By Andrew Marr
BBC News political editor
In the end, there was probably only one word that really mattered at the rain-swept Blair-Bush Washington summit: that word was "capital".
Blair and Bush met alone for two hours during the summit
The immensely powerful, unconstrained re-elected US President promised over the next four years to "spend the capital of the United States" trying to create a free and democratic Palestinian state.
If he means it, that is a formidable promise.
But it depends on the Palestinian elections producing a new leadership that is committed to the "road map" solution of two states, Israel and Palestine, and is not dominated by the more extreme groups now jockeying for position in the post-Arafat Palestine; and is utterly committed to extirpating terrorism.
Blair and Bush have agreed to push all the help they can to securing successful Palestinian elections, with the Israelis standing back, and international assistance with monitoring and peacekeeping.
Then, the two men agreed, the limited Israeli pull-out from Gaza and from some West Bank settlements had to be made fully effective. It was essential not to leave behind anarchy or chaos.
President Bush told Tony Blair privately he believed Israel's Ariel Sharon would go far further if that happened, creating the tantalising possibility of a final settlement to one of the world's most dangerous conflicts.
But was this mere summit rhetoric? Is there any, faint, reason for hope this time, after so many dashed hopes, bloody failures and broken deals over past decades?
Mr Blair and his officials hope the coincidence of Yasser Arafat's death and President Bush's re-election, making him look forward to his eventual legacy, gives momentum and movement at last.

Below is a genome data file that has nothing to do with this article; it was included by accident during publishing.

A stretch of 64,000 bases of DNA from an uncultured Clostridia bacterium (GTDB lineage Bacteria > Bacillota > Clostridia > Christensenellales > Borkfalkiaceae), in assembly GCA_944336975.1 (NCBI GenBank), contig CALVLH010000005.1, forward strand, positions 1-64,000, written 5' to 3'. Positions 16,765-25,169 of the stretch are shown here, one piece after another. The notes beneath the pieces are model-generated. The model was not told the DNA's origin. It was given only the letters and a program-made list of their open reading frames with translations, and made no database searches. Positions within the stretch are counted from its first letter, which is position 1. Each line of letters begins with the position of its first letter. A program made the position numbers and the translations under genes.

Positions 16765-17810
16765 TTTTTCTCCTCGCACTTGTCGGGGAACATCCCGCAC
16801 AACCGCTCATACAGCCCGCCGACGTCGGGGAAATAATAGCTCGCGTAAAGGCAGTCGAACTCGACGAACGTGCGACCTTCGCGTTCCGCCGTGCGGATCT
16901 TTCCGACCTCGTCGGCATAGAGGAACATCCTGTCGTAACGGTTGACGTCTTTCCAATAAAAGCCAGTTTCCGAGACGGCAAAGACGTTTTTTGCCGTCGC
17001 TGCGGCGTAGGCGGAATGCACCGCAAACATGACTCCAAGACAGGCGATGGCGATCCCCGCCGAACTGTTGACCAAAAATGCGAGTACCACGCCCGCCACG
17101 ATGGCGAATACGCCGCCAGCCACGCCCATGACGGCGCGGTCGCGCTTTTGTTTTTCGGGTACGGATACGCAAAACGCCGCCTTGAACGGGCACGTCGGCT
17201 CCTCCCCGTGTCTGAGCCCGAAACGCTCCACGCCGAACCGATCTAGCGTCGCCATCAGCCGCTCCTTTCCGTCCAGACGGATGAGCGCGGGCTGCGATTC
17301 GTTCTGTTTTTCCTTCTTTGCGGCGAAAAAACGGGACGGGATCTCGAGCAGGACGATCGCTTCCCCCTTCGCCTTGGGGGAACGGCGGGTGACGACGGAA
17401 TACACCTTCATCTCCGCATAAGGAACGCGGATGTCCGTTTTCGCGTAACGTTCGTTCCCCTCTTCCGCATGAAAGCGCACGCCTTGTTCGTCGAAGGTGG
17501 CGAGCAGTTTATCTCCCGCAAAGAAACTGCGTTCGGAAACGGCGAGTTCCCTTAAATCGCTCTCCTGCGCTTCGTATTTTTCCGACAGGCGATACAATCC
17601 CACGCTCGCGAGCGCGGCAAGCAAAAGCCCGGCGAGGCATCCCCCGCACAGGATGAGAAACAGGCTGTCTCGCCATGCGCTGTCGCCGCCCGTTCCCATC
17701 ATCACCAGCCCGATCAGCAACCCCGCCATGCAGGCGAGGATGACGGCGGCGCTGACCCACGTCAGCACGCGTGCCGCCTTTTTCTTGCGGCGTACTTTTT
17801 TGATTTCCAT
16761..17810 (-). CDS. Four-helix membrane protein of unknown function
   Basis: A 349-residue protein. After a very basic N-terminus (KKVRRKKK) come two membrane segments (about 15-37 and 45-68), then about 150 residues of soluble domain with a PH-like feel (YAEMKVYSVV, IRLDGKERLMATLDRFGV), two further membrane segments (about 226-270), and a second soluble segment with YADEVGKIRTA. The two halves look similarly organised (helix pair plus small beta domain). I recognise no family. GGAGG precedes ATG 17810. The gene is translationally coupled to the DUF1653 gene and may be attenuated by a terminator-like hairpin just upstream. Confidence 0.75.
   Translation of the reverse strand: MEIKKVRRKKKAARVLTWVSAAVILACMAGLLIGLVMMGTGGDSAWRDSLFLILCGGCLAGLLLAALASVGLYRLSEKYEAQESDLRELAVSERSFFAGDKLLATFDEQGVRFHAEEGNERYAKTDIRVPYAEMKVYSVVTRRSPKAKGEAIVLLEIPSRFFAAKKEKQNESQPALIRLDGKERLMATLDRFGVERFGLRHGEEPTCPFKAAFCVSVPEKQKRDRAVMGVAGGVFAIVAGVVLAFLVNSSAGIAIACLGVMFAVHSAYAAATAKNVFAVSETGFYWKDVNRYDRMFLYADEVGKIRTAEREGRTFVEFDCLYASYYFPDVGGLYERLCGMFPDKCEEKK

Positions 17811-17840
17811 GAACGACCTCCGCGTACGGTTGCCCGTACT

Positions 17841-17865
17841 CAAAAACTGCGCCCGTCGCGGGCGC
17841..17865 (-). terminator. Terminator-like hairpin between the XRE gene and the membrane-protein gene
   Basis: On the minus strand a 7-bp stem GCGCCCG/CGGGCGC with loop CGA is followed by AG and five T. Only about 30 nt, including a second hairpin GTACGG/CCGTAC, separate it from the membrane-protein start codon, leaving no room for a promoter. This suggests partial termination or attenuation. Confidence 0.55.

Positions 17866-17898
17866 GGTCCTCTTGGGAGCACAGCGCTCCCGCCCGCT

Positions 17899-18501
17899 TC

Mr Bush's "capital", after all, is immense.
But just as striking was the way both leaders emphasised their central mission - nothing less than the spreading of democracy around the trouble spots and most dangerous regions of the world.
Whether or not this is a doctrine which has been created retrospectively to account for the Iraq war, both seemed to be using near-identical language.
What appears to be emerging from this unusually private summit - the two men were together without anyone else for two hours, and spent several more with just a small team of close advisers - could be called the doctrine of the "new interventionism".
Bush and Blair hope the post-Arafat leadership will stamp out terror
No longer is it acceptable to deal with dictators or hardline regimes, so long as they don't directly threaten the West: in future they have to be confronted and democracy has to be spread by any means possible.
It is a strange marriage between the old internationalist instincts of part of the liberal left and the so-called neo-conservatives of George Bush's America.
This is, quite clearly, a restless, hugely ambitious and no doubt at times perilous world view.
But listening to the self-certain words and observing the body language it was quite clear - both men mean this.